Compare Soutphommasane’s response to a dance performance at Melbourne University called Where we Stand.The audience was divided according to their skin colour. White members of the audience were refused entry for the start of the performance and were instead harangued about their supposed privilege in the foyer before finally being allowed in after the show had started.

The Australian asked Soutphommasane a series of questions about this performance’s legality under section 18C but he declined to answer them specifically. Instead, he said Where We Stand is an ‘artistic work and public discussion that is done reasonably and in good faith’.

This is precisely the defence the AHRC neglected to provide Leak. But then again, Leak was advocating personal responsibility regardless of skin colour; Where We Stand was vilifying white people. That Soutphommasane pursued the former and not the latter conforms to the pattern of his tenure: censuring white people for racism against ethnic minorities, even where no such racism existed.

The AHRC’s greatest weapon is the process. It doesn’t need to achieve a conviction to impose a punishment. Being charged under 18C is daunting enough. As the Australian reported in November 2016, defendants of 18C cases had paid a total of $500,000 ‘go away money’ to have the cases dropped during the previous five years. In some instances, the defendants disputed the accusations but found it was easier to pay up than mount a defence.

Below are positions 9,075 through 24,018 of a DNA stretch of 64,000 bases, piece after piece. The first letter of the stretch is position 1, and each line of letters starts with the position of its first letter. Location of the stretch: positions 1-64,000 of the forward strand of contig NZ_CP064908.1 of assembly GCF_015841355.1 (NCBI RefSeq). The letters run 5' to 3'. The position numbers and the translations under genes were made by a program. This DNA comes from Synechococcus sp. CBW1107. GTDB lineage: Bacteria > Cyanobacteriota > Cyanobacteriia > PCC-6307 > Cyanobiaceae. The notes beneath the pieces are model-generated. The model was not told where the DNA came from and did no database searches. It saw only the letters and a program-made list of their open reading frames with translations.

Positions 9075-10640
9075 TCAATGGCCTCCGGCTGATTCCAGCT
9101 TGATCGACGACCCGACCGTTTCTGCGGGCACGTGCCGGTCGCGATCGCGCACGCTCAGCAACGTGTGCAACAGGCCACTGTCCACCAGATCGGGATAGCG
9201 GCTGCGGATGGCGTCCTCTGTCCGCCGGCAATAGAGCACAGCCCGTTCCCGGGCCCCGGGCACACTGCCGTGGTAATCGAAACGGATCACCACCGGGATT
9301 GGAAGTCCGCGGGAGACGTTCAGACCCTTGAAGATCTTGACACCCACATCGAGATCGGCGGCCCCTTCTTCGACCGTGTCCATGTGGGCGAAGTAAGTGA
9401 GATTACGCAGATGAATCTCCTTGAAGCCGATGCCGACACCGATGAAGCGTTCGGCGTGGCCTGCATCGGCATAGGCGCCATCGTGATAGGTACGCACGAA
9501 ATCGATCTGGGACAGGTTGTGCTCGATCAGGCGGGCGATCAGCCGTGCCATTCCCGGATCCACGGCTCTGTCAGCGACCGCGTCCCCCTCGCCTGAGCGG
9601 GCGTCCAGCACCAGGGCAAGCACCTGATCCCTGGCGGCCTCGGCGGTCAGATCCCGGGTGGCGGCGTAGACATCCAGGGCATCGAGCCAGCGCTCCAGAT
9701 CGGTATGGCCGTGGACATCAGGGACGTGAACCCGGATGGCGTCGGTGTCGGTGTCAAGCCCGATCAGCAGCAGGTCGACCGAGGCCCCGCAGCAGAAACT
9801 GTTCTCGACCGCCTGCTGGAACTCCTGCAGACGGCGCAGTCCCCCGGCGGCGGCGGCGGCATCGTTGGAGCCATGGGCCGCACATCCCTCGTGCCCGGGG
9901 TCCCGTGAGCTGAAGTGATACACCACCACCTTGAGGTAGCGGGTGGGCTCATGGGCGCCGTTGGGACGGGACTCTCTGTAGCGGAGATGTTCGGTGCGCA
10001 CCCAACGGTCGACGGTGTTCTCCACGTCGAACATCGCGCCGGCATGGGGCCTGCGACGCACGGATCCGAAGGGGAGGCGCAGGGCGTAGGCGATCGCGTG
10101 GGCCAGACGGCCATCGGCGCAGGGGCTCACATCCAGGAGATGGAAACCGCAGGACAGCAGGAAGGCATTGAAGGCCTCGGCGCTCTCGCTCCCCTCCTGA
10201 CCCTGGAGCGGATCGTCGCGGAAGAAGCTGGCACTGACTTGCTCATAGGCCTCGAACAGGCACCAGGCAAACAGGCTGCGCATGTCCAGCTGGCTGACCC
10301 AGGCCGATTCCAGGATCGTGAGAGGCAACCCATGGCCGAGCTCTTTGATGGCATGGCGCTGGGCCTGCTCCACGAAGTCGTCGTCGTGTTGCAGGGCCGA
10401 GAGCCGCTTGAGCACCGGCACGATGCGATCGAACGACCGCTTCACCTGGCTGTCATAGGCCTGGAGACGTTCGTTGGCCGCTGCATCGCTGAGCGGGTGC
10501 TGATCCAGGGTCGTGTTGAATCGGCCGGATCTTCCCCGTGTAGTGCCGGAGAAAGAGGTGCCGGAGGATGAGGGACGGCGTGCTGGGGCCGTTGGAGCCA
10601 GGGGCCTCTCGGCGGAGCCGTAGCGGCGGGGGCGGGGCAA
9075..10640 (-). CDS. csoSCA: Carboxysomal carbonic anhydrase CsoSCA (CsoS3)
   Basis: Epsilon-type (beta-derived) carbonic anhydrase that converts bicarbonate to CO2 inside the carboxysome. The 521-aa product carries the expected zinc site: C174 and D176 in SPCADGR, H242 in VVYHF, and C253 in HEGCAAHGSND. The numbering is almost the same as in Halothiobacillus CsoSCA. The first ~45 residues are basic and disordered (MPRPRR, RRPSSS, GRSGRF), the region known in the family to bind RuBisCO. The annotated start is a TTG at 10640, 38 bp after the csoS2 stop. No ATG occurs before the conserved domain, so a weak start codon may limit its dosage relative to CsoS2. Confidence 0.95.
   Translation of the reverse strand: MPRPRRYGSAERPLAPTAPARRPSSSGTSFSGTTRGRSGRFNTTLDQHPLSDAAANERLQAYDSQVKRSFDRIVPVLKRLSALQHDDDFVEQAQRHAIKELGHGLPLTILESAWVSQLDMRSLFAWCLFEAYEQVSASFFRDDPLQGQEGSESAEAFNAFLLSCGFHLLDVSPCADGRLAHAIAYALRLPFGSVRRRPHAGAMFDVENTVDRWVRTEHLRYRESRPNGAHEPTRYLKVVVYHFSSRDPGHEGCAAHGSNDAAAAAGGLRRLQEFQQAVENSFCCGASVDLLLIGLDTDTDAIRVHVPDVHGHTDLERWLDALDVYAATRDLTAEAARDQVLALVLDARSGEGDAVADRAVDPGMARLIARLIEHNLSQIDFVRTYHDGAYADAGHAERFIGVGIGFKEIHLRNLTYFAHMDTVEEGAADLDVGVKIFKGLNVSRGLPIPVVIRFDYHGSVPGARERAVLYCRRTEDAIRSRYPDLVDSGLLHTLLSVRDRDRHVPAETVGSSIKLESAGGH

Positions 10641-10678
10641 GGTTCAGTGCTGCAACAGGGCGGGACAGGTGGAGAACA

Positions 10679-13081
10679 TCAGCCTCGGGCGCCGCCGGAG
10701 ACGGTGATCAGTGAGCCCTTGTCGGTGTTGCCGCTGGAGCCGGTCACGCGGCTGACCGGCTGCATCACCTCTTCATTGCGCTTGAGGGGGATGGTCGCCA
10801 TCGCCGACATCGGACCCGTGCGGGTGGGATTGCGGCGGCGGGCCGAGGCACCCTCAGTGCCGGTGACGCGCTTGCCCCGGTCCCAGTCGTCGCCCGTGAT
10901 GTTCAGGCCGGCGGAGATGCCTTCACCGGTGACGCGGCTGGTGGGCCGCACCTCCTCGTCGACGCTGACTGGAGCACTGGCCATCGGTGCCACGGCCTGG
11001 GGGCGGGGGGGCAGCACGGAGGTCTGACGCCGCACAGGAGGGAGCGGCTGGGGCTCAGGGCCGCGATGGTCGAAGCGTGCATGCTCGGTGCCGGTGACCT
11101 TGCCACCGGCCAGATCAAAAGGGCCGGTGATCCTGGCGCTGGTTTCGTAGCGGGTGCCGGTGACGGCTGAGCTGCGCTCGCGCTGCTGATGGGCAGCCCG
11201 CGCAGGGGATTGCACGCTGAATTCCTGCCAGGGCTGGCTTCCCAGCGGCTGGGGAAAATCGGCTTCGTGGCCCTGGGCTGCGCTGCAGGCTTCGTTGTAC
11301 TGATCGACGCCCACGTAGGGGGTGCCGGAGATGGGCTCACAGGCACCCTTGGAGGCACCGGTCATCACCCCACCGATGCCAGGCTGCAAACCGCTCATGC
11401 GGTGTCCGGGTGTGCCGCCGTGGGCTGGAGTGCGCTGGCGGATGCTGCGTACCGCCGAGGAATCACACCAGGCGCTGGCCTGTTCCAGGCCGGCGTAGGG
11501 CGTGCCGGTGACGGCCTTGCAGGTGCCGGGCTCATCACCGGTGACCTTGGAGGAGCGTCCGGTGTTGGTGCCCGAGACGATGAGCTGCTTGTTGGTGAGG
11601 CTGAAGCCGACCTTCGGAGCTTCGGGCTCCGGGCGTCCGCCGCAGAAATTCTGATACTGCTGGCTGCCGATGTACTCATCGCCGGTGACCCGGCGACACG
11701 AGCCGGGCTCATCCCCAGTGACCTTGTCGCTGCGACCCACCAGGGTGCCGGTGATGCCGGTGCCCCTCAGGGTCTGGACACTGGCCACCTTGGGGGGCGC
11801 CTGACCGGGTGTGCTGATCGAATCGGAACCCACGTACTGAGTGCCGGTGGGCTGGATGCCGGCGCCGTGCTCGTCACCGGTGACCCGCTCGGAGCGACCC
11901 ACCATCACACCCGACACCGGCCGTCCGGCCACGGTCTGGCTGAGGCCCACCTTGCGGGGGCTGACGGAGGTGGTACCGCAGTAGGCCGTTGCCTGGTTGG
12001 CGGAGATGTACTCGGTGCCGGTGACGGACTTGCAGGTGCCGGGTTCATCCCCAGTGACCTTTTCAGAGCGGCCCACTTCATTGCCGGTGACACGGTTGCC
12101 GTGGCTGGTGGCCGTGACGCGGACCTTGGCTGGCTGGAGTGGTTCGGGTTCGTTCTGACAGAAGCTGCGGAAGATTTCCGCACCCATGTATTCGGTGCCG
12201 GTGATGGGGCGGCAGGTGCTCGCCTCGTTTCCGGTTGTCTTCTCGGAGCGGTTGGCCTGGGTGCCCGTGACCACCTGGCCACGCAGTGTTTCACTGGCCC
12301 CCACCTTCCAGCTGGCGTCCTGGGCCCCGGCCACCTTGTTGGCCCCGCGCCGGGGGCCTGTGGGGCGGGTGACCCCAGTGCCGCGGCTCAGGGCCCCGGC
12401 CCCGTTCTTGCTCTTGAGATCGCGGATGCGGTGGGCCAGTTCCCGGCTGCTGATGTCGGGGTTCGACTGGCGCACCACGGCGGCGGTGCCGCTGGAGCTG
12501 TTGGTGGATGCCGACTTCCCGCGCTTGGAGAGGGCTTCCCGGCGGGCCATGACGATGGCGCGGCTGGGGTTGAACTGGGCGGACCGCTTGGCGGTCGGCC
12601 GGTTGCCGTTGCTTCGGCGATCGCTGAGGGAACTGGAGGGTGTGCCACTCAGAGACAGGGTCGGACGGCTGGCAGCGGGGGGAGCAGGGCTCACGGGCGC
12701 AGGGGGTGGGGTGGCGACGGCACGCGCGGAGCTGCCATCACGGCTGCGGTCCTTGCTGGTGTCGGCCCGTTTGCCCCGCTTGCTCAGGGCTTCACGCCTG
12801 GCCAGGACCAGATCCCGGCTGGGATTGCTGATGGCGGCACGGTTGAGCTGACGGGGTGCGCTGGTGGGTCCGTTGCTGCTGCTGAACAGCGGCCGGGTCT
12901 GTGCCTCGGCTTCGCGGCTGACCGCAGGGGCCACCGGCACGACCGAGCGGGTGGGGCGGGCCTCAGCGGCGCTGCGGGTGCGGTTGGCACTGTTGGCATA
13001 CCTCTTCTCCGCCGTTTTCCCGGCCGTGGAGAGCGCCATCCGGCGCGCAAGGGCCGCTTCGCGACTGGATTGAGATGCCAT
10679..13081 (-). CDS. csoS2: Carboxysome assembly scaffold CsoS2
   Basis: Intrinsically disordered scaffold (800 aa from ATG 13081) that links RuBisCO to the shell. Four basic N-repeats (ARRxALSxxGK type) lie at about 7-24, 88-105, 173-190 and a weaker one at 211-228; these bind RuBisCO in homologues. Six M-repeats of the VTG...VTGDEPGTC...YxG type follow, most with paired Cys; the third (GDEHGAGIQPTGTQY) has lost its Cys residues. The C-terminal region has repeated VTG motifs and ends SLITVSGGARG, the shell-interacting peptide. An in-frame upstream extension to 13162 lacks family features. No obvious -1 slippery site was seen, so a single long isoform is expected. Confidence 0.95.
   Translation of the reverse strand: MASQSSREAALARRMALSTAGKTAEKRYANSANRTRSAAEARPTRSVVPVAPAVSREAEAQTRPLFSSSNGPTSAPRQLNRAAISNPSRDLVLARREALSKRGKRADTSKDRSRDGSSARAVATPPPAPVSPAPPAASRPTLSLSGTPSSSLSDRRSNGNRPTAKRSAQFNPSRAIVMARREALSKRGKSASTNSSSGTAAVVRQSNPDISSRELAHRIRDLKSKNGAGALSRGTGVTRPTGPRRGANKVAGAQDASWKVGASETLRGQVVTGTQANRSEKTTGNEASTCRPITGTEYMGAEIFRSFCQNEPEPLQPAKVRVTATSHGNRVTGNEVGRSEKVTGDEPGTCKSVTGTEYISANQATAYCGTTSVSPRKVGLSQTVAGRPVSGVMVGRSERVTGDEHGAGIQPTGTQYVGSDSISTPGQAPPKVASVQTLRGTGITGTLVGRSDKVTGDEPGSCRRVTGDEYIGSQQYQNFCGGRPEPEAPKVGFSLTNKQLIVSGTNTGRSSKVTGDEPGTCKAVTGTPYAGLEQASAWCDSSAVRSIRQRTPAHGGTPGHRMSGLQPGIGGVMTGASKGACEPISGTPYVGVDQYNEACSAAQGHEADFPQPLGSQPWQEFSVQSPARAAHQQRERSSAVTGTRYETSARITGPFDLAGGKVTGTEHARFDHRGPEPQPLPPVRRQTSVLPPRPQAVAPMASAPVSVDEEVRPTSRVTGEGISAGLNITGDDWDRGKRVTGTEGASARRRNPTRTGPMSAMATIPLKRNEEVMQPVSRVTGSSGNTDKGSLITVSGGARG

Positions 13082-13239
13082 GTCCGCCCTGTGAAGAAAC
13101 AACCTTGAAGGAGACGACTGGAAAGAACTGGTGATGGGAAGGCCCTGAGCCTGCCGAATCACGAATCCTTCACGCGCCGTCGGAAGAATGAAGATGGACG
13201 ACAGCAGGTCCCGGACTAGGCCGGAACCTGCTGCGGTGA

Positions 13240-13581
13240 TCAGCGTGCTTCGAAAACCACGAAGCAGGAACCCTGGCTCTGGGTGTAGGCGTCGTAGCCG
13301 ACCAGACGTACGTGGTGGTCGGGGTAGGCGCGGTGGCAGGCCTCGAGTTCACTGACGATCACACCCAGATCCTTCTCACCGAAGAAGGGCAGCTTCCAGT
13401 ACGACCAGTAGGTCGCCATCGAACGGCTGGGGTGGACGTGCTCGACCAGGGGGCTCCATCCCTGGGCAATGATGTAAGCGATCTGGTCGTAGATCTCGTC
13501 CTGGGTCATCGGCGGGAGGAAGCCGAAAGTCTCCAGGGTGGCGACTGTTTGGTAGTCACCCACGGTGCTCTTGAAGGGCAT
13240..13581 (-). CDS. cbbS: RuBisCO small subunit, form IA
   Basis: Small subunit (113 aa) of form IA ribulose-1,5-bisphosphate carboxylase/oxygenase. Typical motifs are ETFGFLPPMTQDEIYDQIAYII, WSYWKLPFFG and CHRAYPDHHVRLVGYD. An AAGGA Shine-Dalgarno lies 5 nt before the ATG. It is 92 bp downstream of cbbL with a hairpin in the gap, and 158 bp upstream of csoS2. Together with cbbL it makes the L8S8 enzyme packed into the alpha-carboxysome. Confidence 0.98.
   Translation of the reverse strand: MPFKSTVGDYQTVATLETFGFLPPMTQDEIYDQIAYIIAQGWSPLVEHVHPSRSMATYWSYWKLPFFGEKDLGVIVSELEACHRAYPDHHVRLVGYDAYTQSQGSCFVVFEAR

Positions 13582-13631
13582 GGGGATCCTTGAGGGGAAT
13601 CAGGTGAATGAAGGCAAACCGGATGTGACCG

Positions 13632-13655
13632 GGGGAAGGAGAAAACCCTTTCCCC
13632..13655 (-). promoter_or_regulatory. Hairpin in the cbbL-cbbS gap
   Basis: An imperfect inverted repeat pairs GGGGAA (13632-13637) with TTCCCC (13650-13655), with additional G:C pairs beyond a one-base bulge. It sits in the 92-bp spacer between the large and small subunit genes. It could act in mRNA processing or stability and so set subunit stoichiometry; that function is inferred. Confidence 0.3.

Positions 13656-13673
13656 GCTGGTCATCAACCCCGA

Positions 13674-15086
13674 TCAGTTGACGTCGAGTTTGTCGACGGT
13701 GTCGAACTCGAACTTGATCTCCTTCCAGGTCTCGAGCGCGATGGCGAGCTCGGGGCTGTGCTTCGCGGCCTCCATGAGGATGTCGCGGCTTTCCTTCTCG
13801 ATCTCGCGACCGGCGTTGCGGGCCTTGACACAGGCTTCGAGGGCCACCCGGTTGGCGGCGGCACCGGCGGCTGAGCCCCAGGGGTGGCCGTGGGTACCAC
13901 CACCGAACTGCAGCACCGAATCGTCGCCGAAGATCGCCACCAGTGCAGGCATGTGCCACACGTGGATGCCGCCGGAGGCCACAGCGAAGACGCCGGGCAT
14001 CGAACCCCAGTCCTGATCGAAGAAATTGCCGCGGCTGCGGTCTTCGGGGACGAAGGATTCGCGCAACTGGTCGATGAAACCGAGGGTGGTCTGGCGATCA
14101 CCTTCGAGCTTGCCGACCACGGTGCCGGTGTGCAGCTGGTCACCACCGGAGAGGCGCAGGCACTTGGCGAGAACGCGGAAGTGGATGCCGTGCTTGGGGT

When Leak appeared before the Parliamentary Joint Committee on Human Rights’ inquiry into freedom of speech in February 2017, a month before he died, he delivered a robust and emphatic account of the AHRC’s threat to free speech. He said his encounter with the AHRC had had a chilling effect on anybody else who might contemplate defying the prevailing political correct orthodoxy.

‘This isn’t only an abuse of the powers and functions of the Commission, it’s a full-frontal assault on freedom of speech,’ he said. ‘By taking seriously a trivial complaint by a vexatious litigant while ignoring the substance of the cartoon being complained about, the Commission has demonstrated it is more concerned with the imaginary right of people to not be offended than it is with the real human rights of Australia’s most marginalised and vulnerable people.’

Soutphommasane’s failure to grasp this simple truth is proof that he was a failure in the role, and his tenure will be remembered as one that sought to divide, not unite, Australians.